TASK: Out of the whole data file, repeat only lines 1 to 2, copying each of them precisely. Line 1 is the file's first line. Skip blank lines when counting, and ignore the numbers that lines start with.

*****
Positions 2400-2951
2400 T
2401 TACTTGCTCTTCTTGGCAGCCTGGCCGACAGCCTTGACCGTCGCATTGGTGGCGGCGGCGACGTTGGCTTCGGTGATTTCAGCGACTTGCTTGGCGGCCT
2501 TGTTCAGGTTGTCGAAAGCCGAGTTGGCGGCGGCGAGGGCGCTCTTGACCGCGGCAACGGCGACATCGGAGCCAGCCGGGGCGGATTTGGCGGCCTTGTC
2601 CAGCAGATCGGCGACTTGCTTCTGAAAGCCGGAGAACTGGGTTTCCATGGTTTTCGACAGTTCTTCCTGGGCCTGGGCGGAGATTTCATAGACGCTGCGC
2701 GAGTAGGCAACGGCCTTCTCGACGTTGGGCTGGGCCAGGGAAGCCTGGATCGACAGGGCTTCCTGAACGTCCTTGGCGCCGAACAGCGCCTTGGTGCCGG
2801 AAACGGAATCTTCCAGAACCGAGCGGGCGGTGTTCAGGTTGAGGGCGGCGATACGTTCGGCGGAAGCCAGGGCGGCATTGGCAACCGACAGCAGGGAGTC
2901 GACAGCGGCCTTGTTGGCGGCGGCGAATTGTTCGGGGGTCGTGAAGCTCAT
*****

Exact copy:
Positions 2400-2951
2400 T